Topic: National Aeronautics and Space Administration
Written by Tony Phillips
Washington, D.C. – On Wednesday morning, October 8th, not long before sunrise, the bright full Moon over North America will turn a lovely shade of celestial red. It’s a lunar eclipse—visible from all parts of the USA.
“It promises to be a stunning sight, even from the most light polluted cities,” says NASA’s longtime eclipse expert Fred Espenak. “I encourage everyone, especially families with curious children, to go out and enjoy the event.”
Written by Whitney Clavin
Pasadena, CA – Our Milky Way galaxy is littered with the still-sizzling remains of exploded stars.
When the most massive stars explode as supernovas, they don’t fade into the night, but sometimes glow ferociously with high-energy gamma rays. What powers these energetic stellar remains?
NASA’s Nuclear Spectroscopic Telescope Array, or NuSTAR, is helping to untangle the mystery. The observatory’s high-energy X-ray eyes were able to peer into a particular site of powerful gamma rays and confirm the source: A spinning, dead star called a pulsar.
Written by Elizabeth Landau
Pasadena, CA – The Dawn spacecraft has resumed normal ion thrusting after the thrusting unexpectedly stopped and the spacecraft entered safe mode on September 11th. That anomaly occurred shortly before a planned communication with NASA’s Deep Space Network that morning. The spacecraft was not performing any special activities at the time.
Engineers immediately began working to restore the spacecraft to its normal operational state. The team determined the source of the problems, corrected them, and then resumed normal ion thrusting on Monday night, September 15th.
Written by DC Agle and Dwayne Brown
Pasadena, CA – The European Space Agency’s Rosetta’s lander, Philae, will target Site J, an intriguing region on comet 67P/Churyumov-Gerasimenko that offers unique scientific potential, with hints of activity nearby, and minimum risk to the lander compared to the other candidate sites.
The 220-pound (100-kilogram) lander is scheduled to reach the surface on November 11th, where it will perform in-depth measurements to characterize the nucleus. Rosetta is an international mission spearheaded by the European Space Agency with support and instruments provided by NASA.
Written by Alan Buis
Pasadena, CA – The fourth SpaceX cargo mission to the International Space Station (ISS) under NASA’s Commercial Resupply Services contract, carrying the ISS-RapidScat scatterometer instrument designed and built by NASA’s Jet Propulsion Laboratory, Pasadena, California, is scheduled to launch Saturday, September 20th, from Space Launch Complex 40 at Cape Canaveral Air Force Station in Florida.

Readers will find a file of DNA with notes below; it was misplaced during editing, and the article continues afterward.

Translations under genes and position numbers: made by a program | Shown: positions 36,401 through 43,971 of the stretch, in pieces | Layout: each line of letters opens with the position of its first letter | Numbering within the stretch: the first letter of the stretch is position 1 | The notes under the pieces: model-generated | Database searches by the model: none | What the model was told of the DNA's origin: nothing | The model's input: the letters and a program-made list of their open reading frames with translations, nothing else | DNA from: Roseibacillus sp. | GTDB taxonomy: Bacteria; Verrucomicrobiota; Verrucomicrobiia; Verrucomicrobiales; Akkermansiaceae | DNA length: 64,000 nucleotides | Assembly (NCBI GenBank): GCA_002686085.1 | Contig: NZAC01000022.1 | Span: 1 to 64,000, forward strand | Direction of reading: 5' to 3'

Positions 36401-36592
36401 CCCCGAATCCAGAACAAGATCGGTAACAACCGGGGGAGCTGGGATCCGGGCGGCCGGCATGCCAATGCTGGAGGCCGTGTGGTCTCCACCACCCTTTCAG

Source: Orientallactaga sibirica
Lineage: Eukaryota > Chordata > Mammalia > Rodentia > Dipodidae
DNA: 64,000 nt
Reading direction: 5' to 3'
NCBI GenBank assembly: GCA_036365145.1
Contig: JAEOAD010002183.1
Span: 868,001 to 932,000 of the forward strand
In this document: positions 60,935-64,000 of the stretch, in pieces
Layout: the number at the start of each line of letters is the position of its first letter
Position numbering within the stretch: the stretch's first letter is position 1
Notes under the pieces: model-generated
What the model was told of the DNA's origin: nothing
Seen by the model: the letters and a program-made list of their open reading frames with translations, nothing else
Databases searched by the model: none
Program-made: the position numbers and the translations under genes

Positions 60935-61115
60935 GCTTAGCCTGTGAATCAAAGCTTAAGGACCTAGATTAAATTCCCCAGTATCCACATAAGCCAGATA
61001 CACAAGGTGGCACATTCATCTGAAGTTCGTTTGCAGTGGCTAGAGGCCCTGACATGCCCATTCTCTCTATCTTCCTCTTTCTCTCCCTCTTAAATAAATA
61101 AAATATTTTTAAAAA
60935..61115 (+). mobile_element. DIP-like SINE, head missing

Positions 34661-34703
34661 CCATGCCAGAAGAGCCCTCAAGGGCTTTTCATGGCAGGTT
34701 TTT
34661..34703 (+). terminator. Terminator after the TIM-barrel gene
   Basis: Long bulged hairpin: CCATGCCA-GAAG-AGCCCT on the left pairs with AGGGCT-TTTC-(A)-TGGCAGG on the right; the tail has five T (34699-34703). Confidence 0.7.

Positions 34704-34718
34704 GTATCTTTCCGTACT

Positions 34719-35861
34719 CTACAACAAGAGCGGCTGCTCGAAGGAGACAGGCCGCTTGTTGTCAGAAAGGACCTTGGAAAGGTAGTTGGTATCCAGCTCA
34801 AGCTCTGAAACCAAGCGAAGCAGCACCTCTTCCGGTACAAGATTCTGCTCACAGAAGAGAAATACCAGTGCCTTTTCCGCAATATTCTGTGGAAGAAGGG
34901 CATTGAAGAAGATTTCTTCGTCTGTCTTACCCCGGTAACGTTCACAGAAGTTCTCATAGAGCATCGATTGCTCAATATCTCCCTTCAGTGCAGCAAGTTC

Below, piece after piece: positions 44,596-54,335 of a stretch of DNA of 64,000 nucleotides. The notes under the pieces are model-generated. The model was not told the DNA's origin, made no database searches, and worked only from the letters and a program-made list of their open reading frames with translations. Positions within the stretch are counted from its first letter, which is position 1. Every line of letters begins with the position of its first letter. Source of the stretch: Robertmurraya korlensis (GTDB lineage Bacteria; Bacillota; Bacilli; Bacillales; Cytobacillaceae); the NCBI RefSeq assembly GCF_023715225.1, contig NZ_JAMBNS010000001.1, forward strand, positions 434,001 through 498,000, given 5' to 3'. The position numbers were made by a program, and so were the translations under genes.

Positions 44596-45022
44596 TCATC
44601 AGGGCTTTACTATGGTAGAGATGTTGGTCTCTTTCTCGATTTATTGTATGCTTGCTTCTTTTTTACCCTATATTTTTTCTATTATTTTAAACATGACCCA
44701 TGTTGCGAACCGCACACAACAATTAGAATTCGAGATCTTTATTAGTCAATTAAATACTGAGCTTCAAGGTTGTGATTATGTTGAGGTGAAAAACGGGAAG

The one-day adjustment in the launch date was made to accommodate preparations of the SpaceX Falcon 9 rocket and was coordinated with the station’s partners and managers.
Written by DC Agle
Pasadena, CA – Scientists have found that the surface of comet 67P/Churyumov-Gerasimenko — the target of study for the European Space Agency’s Rosetta mission — can be divided into several regions, each characterized by different classes of features. High-resolution images of the comet reveal a unique, multifaceted world.
ESA’s Rosetta spacecraft arrived at its destination about a month ago and is currently accompanying the comet as it progresses on its route toward the inner solar system.
Written by Guy Webster / DC Agle
Pasadena, CA – NASA’s Mars Curiosity rover has reached the Red Planet’s Mount Sharp, a Mount-Rainier-size mountain at the center of the vast Gale Crater and the rover mission’s long-term prime destination.
“Curiosity now will begin a new chapter from an already outstanding introduction to the world,” said Jim Green, director of NASA’s Planetary Science Division at NASA Headquarters in Washington. “After a historic and innovative landing along with its successful science discoveries, the scientific sequel is upon us.”
Written by Tony Phillips
Washington, D.C. – Fire is inanimate, yet anyone staring into a flame could be excused for thinking otherwise: Fire dances and swirls. It reproduces, consumes matter, and produces waste. It adapts to its environment. It needs oxygen to survive.
In short, fire is uncannily lifelike.
Nowhere is this more true than onboard a spaceship.
Unlike flames on Earth, which have a tear-drop shape caused by buoyant air rising in a gravitational field, flames in space curl themselves into tiny balls.
Written by Whitney Clavin
Pasadena, CA – A new survey of galaxies by NASA’s Spitzer Space Telescope is taking a plunge into the deep and uncharted waters of our cosmos.
In one of the longest surveys the telescope will have ever performed, astronomers have begun a three-month expedition trawling for faint galaxies billions of light-years away.
The results are already yielding surprises.
Written by Preston Dyches
Pasadena, CA – Compared to the age of the solar system — about four-and-a-half billion years — a couple of decades are next to nothing. Some planetary locales change little over many millions of years, so for scientists who study the planets, any object that evolves on such a short interval makes for a tempting target for study. And so it is with the ever-changing rings of Saturn.
Case in point: Saturn’s narrow, chaotic and clumpy F ring. A recent NASA-funded study compared the F ring’s appearance in six years of observations by the Cassini mission to its appearance during the Saturn flybys of NASA’s Voyager mission, 30 years earlier.
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